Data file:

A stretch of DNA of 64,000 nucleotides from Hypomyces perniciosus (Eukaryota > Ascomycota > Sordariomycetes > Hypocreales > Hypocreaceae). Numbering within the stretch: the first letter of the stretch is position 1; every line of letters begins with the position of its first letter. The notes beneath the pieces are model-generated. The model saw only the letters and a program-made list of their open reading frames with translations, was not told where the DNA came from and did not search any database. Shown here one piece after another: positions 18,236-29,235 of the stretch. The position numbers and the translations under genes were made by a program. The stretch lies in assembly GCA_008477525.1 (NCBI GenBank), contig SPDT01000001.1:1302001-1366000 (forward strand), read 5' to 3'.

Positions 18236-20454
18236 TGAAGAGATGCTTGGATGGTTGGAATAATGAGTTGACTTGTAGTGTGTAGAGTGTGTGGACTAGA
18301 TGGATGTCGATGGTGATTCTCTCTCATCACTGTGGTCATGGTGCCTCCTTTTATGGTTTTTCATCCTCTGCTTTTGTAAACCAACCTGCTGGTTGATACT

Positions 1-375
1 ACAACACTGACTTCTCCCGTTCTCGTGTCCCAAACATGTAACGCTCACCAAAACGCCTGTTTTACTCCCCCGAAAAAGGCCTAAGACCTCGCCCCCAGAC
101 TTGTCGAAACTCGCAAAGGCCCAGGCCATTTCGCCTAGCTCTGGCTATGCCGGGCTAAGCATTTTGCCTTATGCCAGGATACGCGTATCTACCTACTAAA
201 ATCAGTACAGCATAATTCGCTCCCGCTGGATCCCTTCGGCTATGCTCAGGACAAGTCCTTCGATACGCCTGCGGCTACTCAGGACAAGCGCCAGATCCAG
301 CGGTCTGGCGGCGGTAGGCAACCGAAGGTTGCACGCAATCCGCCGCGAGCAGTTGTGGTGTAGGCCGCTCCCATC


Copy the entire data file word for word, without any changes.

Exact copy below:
A stretch of DNA of 64,000 nucleotides from Hypomyces perniciosus (Eukaryota > Ascomycota > Sordariomycetes > Hypocreales > Hypocreaceae). Numbering within the stretch: the first letter of the stretch is position 1; every line of letters begins with the position of its first letter. The notes beneath the pieces are model-generated. The model saw only the letters and a program-made list of their open reading frames with translations, was not told where the DNA came from and did not search any database. Shown here one piece after another: positions 18,236-29,235 of the stretch. The position numbers and the translations under genes were made by a program. The stretch lies in assembly GCA_008477525.1 (NCBI GenBank), contig SPDT01000001.1:1302001-1366000 (forward strand), read 5' to 3'.

Positions 18236-20454
18236 TGAAGAGATGCTTGGATGGTTGGAATAATGAGTTGACTTGTAGTGTGTAGAGTGTGTGGACTAGA
18301 TGGATGTCGATGGTGATTCTCTCTCATCACTGTGGTCATGGTGCCTCCTTTTATGGTTTTTCATCCTCTGCTTTTGTAAACCAACCTGCTGGTTGATACT

Positions 1-375
1 ACAACACTGACTTCTCCCGTTCTCGTGTCCCAAACATGTAACGCTCACCAAAACGCCTGTTTTACTCCCCCGAAAAAGGCCTAAGACCTCGCCCCCAGAC
101 TTGTCGAAACTCGCAAAGGCCCAGGCCATTTCGCCTAGCTCTGGCTATGCCGGGCTAAGCATTTTGCCTTATGCCAGGATACGCGTATCTACCTACTAAA
201 ATCAGTACAGCATAATTCGCTCCCGCTGGATCCCTTCGGCTATGCTCAGGACAAGTCCTTCGATACGCCTGCGGCTACTCAGGACAAGCGCCAGATCCAG
301 CGGTCTGGCGGCGGTAGGCAACCGAAGGTTGCACGCAATCCGCCGCGAGCAGTTGTGGTGTAGGCCGCTCCCATC